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Location: St. Vincent & Grenadines

You were driving home in the dark on one glass-slippered heel, window sliced open and bathing in the snowliquor of the night air. We heard you singing, and couldn't bear to wake you.

27 July 2005

Home is where my habits have a habitat.

So I run into the Headmaster* of my new school in the grocery store last night and we say hello, and he asks me what I'm reading. He's a remarkable guy who I don't know very well yet, but instantly took a liking to when I first met him -- a blend of Yoda and Mr. Wizard, the kind of person who makes my neocortex salivate with eagerness to learn stuff and be all witty and intellectual and impress the crap out of him. Especially since he just hired me. So, he asks, what are you reading these days?

"Um," I say suavely, casting about in my mind, trying to think of something other than the obvious but failing, "well, you know, uh—" (slight shrug of shoulders, sheepish smile) "—Harry Potter."

Aha, says he.

"And, you know, the employee handbook."

[*It's so hard for me to say or even write this word without embarrassment. It seems so pompous, probably because of its historical use in the British education system, which is famous for the kind of elitist, classist snobbery that I, as a Yank, am culturally predisposed to abhor, hypocrisy and run-on sentences be damned. The person to whom it applies in this case is anything but pompous, and I know the literal meaning has nothing inherently to do with elitism or S/M or any of that jazz, so I suppose eventually I'll get over it. I hope I do. It's just a word. Headmaster. Jibblyjibblyjibbly.]

I'm not done with the book yet, but I'm enjoying it immensely so far — just as I have the previous five. I enjoy it because it's a thick book that moves fast, but I don't kid myself that it's especially good writing. It's well-done trash, but it's still trash. J. K. Rowling abuses commas left and right. She seems largely unfamiliar with the semicolon; the last time she used it, it was followed by a colon in a hideously Frankensteinian attempt to splice together three separate complete thoughts into a single sentence. And you'd think Scholastic would be able to carve off enough of its massive earnings to hire a decent copy editor before putting these books on the shelves. You know, someone able to tell the difference between sight and site.

But really I'm just jealous of anyone who's able to put together a book this readable on a yearly basis. I wouldn't use it as a classroom text, but then I don't need to, do I? Rowling's got kids reading voluntarily. Adults too, for that matter, sheepish as they may be about it in the face of an intellectual mentor. Besides that, she's got a really cool websight.

4 Comments:

Anonymous shoshanah said...

Hey, don't make fun of J.K. Rowling! Well, I guess you weren't, really. Her grammar isn't so bad. I'm sorry, Yosha, but who really cares about the semicolon?;; --- well, okay, I noticed her misuse of it, too, but who really cares? I still object to you calling her writing trash. That's a bit much. She has to have quite the mind to keep her facts straight through, like, six books now! I finished the latest. It's a little bit shocking at the end; very exiting! I mean, exciting.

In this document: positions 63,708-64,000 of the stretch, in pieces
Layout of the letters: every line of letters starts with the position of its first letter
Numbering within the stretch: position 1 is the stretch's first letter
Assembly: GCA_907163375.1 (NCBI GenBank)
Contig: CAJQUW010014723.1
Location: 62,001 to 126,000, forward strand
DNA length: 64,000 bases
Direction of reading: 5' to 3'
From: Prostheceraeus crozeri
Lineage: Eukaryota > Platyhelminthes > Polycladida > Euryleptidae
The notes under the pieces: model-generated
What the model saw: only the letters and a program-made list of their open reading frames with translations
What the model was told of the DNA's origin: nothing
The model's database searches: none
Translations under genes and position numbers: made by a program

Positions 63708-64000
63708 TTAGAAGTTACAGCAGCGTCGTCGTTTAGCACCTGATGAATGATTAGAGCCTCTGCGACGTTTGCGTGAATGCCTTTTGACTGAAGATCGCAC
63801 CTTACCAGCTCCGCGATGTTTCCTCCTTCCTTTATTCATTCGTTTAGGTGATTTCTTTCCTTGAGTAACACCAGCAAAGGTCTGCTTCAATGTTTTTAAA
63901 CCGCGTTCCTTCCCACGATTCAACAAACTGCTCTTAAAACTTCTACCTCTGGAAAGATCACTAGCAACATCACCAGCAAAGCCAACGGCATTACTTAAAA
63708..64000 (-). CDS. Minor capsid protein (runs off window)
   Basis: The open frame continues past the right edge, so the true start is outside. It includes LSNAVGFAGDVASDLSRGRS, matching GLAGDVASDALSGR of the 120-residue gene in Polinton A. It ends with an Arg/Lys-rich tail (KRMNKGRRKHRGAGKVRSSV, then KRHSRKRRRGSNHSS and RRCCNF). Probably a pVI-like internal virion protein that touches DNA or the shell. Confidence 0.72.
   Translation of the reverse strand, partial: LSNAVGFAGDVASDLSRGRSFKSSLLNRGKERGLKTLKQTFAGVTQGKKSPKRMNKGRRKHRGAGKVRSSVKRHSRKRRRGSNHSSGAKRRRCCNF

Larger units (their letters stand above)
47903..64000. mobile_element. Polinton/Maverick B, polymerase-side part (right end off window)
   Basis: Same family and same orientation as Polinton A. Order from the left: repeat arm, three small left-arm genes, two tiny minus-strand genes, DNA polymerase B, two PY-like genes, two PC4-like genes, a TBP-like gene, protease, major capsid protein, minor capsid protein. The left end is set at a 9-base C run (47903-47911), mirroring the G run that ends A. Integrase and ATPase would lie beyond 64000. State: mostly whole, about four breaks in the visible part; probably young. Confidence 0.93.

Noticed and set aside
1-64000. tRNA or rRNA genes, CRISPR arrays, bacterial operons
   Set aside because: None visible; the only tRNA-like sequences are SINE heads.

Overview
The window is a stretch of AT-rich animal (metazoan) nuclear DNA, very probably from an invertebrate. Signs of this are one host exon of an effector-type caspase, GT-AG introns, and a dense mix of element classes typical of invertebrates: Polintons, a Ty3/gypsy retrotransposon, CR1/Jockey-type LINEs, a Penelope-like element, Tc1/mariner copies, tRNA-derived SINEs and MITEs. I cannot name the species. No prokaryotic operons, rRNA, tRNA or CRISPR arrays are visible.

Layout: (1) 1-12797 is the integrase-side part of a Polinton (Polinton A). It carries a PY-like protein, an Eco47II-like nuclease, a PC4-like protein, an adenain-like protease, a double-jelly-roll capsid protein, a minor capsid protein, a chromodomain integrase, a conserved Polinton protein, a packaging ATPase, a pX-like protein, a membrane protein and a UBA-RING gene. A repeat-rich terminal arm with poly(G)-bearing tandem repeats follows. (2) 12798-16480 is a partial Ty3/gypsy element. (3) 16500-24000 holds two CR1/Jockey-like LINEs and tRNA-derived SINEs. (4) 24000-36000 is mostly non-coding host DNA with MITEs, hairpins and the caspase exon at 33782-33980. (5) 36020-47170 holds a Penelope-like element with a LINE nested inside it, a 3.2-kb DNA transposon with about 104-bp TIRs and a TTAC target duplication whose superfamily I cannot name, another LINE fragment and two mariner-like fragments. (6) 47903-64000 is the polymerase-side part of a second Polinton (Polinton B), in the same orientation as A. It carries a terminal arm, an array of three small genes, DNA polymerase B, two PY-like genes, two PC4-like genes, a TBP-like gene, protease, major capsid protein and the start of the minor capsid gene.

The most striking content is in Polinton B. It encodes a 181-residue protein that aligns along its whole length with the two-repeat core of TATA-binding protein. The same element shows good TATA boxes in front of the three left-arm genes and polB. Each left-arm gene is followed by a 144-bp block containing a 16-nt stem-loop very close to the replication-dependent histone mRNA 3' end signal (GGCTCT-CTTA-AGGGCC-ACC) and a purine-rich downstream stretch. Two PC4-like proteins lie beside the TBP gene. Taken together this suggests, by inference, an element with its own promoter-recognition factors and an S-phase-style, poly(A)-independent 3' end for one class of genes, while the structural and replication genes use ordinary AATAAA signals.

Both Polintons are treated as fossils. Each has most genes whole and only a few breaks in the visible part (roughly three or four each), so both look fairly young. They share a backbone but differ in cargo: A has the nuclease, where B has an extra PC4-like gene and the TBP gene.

One of the best things about the Harry Potter series (from a teacher's perspective) is that Rowling portrays school as a really cool place. Hogwarts is just the bomb. I want to teach at Hogwarts.

12:18 PM  
Blogger Felix Helix said...

Who really cares? Me and William Safire. That's about it. And he's a Republican stooge, so there you go. Okay, look:

1. The books are good. I bought all six of them in hardcover, and not because I thought she needed the money -- because they're good, and when I'm reading them the rest of the world goes away for a while, and that's just about the best you can ask of any book.

2. The writing is sloppy. I'm sorry, but it is. It's not just a lack of semicolons or the occasional misspelled word. Nothing about it is particularly original or beautiful; it's full of lazy, overused turns of phrase, broad-brush characterizations, and wincingly pseudo-clever wordplay. Ain't sayin' I'm not guilty of that myself! I'm just sayin'. Sayin' it's all about the plot, like any summer blockbuster movie or Stephen King potboiler: tasty, but not especially nutritious.

3. I'm jealous. Said it before, sayin' it again. Took me five years to write a 200-page novel, and it was blood sweat and tears the whole way. Would I rather have written a flawed but exciting and tremendously popular series of novels that made me outrageously wealthy and forever famous? YOU BET YOUR ASS.

4:15 PM  
Anonymous Beth W. said...

Bonus points for the obscureish Fiona Apple reference!

11:46 PM  
Anonymous shoshanah said...

Did you know that Danielle Steele is the most popular author in mens' prisons?

Not that that has anything to do with the price of tea in China, but...

Yeah, I would rather write amazingly popular novels than work a straight job.

8:13 AM  

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